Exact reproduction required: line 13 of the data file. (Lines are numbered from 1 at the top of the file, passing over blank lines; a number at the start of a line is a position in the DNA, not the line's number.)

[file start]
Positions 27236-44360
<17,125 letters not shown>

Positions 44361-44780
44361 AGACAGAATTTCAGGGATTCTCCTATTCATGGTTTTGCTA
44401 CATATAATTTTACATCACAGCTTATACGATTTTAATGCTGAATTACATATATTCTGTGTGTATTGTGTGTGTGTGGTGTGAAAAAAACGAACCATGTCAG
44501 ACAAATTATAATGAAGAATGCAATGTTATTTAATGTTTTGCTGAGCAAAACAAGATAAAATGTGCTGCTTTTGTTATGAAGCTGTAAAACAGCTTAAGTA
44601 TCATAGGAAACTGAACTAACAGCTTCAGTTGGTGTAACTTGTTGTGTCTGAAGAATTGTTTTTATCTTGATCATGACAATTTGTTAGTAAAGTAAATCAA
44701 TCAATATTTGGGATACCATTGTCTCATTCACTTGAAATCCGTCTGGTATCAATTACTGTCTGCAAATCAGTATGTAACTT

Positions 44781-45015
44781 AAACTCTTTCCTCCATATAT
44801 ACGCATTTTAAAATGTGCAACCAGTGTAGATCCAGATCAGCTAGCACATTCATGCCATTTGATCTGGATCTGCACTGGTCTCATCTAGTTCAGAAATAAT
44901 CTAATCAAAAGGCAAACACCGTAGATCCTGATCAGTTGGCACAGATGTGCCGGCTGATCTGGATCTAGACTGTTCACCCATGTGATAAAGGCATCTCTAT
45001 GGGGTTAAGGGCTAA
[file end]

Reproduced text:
45001 GGGGTTAAGGGCTAA